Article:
~ARC provided by NetGalley in exchange for an honest review~

You Were Here is a surprisingly enjoyable novel and authentic. Told in alternating chapters from each of the five main character in a variety of ways. The main protagonist Jaycee’s are told in the first person, while Zach and Natalie’s are in third. Bishop’s chapters are graffiti art, while Mik’s are graphic novel panels. The result is five clear and differentiated voices and a really refreshing way of reading a book.

Jaycee’s brother died five years ago when he snapped his neck doing a backflip off the top of a playground swing in front of Jaycee and others. Five years later, the time hasn’t changed the Jake-sized hole she has in her life. Every year, on the anniversary of Jake’s death, Jaycee breaks into the ruins of an insane asylum and meets up with Mik, Jake’s friend. But this year, Jaycee is joined by her ex-best friend Natalie, Natalie’s boyfriend Zach, and their friend Bishop. This was the beginning of a series of adventures when Jaycee finds Jake’s map of old buildings and hidden dares.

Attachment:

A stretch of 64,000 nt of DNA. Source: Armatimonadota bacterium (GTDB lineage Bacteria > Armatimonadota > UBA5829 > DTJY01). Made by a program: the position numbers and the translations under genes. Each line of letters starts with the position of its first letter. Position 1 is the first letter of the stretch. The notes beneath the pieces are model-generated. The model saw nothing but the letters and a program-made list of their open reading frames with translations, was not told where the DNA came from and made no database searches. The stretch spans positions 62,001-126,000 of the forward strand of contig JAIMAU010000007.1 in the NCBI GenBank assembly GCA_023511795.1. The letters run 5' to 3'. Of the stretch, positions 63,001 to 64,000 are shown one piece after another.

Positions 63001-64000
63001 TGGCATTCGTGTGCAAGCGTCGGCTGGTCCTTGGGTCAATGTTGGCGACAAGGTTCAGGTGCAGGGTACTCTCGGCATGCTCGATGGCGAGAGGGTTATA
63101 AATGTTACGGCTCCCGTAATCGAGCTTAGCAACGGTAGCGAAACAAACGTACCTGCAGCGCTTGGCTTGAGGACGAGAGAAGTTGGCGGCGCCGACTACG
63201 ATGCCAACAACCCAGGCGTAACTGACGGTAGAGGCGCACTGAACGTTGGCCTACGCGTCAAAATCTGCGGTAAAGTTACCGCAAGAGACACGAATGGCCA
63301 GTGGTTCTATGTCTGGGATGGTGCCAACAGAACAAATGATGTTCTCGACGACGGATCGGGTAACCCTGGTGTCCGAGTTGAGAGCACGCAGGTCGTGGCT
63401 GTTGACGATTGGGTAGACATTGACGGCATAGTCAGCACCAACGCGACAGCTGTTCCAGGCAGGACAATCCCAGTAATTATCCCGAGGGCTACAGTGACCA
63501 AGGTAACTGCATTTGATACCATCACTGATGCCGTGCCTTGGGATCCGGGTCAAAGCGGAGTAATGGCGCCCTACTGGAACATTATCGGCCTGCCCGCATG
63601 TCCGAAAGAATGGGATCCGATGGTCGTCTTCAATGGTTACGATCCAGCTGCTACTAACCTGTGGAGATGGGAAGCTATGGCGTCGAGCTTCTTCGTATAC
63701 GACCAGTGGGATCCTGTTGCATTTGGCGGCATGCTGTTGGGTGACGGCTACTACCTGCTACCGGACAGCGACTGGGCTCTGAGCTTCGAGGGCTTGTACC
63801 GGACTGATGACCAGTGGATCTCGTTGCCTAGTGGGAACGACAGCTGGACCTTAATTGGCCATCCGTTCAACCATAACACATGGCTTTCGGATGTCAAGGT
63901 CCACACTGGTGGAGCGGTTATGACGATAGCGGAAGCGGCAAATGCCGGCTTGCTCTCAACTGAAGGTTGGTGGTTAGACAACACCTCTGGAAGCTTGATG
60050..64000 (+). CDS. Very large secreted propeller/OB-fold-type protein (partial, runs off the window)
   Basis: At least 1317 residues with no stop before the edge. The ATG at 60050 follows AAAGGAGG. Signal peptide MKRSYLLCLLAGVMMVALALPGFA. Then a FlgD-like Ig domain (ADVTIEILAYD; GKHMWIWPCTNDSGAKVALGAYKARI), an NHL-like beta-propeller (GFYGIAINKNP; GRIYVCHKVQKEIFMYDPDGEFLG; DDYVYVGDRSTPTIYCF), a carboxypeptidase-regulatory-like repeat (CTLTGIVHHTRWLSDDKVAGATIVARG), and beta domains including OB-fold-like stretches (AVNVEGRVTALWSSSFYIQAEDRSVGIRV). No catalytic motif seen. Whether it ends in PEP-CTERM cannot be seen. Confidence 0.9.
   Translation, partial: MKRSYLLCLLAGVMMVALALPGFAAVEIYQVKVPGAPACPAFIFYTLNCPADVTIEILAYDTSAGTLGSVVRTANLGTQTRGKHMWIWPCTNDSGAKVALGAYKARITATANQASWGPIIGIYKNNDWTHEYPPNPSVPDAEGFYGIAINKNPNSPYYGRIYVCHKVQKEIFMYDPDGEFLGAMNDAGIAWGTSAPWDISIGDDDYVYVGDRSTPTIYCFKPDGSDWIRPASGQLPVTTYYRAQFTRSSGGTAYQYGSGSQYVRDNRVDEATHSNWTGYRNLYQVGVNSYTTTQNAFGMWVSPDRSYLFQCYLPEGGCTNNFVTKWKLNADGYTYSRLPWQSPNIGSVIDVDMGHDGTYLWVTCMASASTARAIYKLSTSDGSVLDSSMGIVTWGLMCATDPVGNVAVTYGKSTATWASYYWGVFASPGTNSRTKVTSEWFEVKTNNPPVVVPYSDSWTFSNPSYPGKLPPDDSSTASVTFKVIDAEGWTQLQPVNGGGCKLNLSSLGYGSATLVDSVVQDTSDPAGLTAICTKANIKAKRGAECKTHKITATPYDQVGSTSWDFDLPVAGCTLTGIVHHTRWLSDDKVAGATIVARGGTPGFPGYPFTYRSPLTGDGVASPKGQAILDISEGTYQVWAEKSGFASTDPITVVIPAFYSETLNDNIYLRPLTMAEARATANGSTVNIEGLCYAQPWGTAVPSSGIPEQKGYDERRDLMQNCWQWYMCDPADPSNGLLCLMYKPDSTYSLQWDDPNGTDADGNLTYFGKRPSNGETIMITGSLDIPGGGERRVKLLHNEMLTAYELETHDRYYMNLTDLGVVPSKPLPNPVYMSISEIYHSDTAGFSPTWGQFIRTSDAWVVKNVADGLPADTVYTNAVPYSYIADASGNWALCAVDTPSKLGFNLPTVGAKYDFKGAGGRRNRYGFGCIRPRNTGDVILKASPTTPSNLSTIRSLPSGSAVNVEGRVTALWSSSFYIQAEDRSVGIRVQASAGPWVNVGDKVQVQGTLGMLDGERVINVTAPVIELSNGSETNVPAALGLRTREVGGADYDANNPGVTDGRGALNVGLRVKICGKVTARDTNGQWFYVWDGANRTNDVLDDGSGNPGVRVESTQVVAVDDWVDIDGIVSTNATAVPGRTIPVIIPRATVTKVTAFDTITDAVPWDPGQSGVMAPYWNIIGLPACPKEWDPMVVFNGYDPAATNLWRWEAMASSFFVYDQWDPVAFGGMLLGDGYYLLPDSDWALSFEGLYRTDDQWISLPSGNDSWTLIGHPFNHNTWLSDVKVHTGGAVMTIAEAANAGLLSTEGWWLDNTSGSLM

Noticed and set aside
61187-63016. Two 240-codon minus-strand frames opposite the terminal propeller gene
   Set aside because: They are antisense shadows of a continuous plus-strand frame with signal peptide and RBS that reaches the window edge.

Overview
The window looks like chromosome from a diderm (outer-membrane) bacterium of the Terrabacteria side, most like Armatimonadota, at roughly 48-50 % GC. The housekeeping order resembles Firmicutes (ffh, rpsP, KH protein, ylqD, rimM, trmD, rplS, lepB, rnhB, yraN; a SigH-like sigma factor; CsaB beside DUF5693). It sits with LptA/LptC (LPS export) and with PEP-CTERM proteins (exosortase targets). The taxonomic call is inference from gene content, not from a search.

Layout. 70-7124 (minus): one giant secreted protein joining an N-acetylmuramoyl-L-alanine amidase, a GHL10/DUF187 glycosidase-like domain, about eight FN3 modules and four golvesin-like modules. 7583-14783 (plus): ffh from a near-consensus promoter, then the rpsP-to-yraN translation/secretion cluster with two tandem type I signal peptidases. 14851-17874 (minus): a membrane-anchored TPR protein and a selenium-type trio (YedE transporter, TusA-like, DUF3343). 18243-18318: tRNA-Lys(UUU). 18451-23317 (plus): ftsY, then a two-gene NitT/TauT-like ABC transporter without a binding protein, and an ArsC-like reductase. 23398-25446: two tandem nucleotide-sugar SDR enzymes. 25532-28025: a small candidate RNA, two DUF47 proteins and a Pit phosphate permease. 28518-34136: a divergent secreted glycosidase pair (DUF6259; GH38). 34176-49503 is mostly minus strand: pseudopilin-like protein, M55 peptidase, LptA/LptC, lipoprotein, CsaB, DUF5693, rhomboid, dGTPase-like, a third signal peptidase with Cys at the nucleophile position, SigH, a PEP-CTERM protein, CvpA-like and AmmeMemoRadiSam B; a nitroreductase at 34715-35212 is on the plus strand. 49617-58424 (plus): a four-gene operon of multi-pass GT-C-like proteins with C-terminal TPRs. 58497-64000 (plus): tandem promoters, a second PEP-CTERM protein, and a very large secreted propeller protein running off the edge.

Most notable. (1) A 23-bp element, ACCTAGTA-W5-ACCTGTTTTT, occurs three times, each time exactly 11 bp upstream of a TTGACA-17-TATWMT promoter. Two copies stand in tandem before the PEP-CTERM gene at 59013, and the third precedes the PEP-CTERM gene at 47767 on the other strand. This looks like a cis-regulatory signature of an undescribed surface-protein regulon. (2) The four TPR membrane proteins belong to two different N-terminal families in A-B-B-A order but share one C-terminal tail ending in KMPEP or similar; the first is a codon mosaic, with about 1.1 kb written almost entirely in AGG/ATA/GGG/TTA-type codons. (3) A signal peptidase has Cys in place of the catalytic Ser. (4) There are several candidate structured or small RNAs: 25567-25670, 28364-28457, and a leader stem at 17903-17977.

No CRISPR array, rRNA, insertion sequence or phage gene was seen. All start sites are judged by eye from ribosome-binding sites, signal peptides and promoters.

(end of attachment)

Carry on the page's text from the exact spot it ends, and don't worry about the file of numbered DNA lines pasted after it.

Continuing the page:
Continue reading “Book Review: You Were Here by Cori McCarthy”

BOOK REVIEW: Where Death is a Hunter by Christopher Stookey

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Author Website (unavailable)

GoodReads summary:

Hannah Fâtier is a thirty-two-year-old physician fresh out of residency training. She’s just started her first job as an anesthesiologist at Deaconess Hospital in San Francisco, she’s bought a new home, and she’s engaged to be married.

In short, life is good for Hannah–until, one day, tragedy strikes. A patient under her care dies unexpectedly during a routine operation. An investigation into the case reveals the cause of death to be a basic medical error committed by Hannah. […] She begins to suspect someone has framed her for a fatal medical mistake she didn’t make. But who would do such a thing and why? And, more importantly, why did her patient really die that day on the operating table?